Books UI Typography Elements

Tables

A table is an excellent way to show data for comparison and primarily numerical values. It raises questions about whether the table contains images, lists, headings, and another complex formatting on multiple lines.

A table with images and complex formatting is hard to read and a very strange solution.

The whole point of a table is to present the data in the best possible format for quick scanning and comparison. This can only be done if each table row has short one-line text and numbers.

It's good to have a table that reads and scans quickly.

In all other cases, the table becomes unreadable, even if it has no formatting and no images. Any long text or text in several lines makes the table awkward to read. So if there is more than one line of text in a cell, you should think about a different representation of the data.

A table with cell data in several lines reads poorly.

Borders in tables create noise and interfere with reading, especially if they are bold and contrasty. Users' attention keeps shifting to the borders themselves, which causes the eye to jump from the data to them.

Borders and lines distract from reading the table data.

It is better to make the borders thin and light. Then they will take on less attention. And vertical lines in tables are not needed at all; without them, the rows and columns are perfectly readable.

The table reads better without borders and vertical lines.

Although, in principle, lines can be completely removed from the tables. This does not interfere with reading the data but, on the contrary, makes the whole construction extremely easy and simple.

The table can do without borders and lines at all.

If the design goal is to make the table more accented among all the content, a good solution might be a background at the table header.

A header with a background makes the table expressive.

Another way to make a table clearly stand out from its surroundings is to use a monospace font in it. This is beautiful, unusual, and may even improve readability.

Monospace typeface makes the table unique.

Zebra makes reading the table worse in general, because the eye falls on the rows with dark stripes in the first place. Users have to strain hard to keep their attention on the rows with no background.

Although it seems that the zebra works better, in practice the table is more difficult to read.

Striped table is designed for wide tables, when it is difficult to keep attention on a long row of data and the background can help with that. Or in cases where the table is too long in height, stripes help to visually separate the rows and the data does not merge into a solid spot. But a table that's too wide or too tall is always a bad thing and a sure signal that something is going wrong. It is better to think about other simpler and easier presentation of data than to make huge tables and think of ways to read them better.

In general, a chart is often better than a table and shows the data more clearly and correctly. Especially if these data need to be compared.

A chart simplifies and speeds up understanding, and the users do not have to analyze, compare, and build sequences in their heads. Therefore, it is often possible to discard unnecessary information from a table and present it as a chart.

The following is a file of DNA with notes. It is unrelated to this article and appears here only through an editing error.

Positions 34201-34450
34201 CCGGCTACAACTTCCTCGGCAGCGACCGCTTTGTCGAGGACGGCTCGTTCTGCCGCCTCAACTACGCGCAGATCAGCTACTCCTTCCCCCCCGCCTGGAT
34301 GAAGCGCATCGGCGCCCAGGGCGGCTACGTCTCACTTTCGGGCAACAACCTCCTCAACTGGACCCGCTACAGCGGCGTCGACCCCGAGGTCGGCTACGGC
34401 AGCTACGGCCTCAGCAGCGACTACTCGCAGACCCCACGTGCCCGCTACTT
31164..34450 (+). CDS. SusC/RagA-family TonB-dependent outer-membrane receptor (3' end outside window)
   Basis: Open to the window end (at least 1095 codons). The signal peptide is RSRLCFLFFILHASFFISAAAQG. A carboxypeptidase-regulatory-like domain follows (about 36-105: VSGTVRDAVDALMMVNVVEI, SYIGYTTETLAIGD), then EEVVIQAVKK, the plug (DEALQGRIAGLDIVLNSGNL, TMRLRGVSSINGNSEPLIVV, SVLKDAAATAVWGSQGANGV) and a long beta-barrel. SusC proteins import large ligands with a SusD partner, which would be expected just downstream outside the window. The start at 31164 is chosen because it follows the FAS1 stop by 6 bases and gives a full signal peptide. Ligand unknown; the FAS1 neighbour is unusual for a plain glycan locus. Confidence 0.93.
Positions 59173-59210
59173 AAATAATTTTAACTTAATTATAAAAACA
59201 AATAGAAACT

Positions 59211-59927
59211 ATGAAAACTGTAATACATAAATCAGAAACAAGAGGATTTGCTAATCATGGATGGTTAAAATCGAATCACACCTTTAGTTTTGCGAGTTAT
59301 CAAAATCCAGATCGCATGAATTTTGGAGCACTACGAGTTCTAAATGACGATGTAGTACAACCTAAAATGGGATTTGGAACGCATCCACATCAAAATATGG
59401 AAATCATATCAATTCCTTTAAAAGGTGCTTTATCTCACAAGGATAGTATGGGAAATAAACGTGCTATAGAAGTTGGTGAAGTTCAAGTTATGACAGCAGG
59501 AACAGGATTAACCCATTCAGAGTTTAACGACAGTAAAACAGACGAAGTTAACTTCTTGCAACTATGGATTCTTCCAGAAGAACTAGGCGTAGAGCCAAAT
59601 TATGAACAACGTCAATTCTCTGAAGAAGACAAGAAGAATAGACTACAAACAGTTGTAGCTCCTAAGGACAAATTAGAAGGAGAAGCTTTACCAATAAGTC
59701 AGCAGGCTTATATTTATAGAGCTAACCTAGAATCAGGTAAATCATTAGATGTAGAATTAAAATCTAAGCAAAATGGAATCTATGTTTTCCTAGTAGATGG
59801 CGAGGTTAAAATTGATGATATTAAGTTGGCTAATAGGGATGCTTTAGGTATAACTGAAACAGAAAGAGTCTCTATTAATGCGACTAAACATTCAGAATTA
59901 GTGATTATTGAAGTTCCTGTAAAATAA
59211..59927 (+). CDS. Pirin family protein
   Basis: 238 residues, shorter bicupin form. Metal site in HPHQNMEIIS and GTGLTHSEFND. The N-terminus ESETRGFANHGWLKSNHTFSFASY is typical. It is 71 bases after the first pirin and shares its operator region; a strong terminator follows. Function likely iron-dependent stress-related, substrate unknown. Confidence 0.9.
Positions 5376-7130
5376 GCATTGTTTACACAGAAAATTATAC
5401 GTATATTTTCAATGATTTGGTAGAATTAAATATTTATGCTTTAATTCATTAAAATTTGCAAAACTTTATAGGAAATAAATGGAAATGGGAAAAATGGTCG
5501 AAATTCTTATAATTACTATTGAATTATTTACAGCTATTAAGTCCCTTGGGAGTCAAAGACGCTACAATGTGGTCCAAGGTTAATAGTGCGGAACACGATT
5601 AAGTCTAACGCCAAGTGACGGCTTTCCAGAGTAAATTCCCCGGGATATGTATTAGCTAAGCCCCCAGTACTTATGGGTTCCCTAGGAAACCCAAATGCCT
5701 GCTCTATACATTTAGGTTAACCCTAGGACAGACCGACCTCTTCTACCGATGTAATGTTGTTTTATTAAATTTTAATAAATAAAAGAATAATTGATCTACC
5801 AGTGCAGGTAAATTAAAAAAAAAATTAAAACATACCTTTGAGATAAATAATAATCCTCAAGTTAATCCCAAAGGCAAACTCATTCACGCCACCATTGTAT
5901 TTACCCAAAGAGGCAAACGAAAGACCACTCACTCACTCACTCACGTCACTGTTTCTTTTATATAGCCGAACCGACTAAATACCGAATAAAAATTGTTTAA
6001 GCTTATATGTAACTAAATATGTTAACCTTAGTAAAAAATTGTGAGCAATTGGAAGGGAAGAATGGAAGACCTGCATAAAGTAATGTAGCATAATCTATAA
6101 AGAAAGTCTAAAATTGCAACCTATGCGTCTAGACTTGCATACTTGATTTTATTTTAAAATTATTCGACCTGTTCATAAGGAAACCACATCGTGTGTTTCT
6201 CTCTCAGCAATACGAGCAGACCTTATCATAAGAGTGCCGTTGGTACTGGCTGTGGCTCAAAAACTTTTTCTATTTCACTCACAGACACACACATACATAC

Often a chart is clearer and better than a table.

The table is a big problem on mobile devices. On small screens, there is almost always not enough space horizontally, and the table tends to extend beyond the screen. The easiest way out is to make the table scroll horizontally on these screens. A more complicated option is to turn each row of the table into a separate table of two columns.

On small screens, each row of the table turns into a separate table.

If your interface will work on screens of different sizes, it is worth immediately taking into account the behavior of the tables on them. It's probably better to build the data on a grid and columns than to select a table. This will help manage the appearance and building tables on different screens.

Presentation of tech specs on apple.com as a grid and columns.

In dashboards and control panels, tables are used to manage data. Often designers and developers go overboard with this and turn tables into overly complex structures with vast amounts of data and style.

The table with the list of customers is too crowded with logotypes, styles, and avatars. Image by Jordan Hughes

Such tables are overloaded with data, color, and images, and most of the information in them makes no sense. The principles and approaches to table design with data management are no different from those used in the text. The lighter the table, the faster it will be read and easier to scan. Therefore, it is worth discarding everything unnecessary and showing information more compactly.

A compact table is the way to a perfect interface.

For tables with data management, it's better to do searches and filters and so when users search for something in a table and filter the data, you can show details and additional information in the cells in the results. That makes sense.

Simplification immediately solves the problem of displaying the table on small screens. A straightforward table with a minimum of columns is ready to display on mobile devices.

Prev

Check out my other books

PDF Ebook

Web Interface Handbook

PDF Ebook

Designing Design Systems

User Interface Colors

Coming soon

User Interface Colors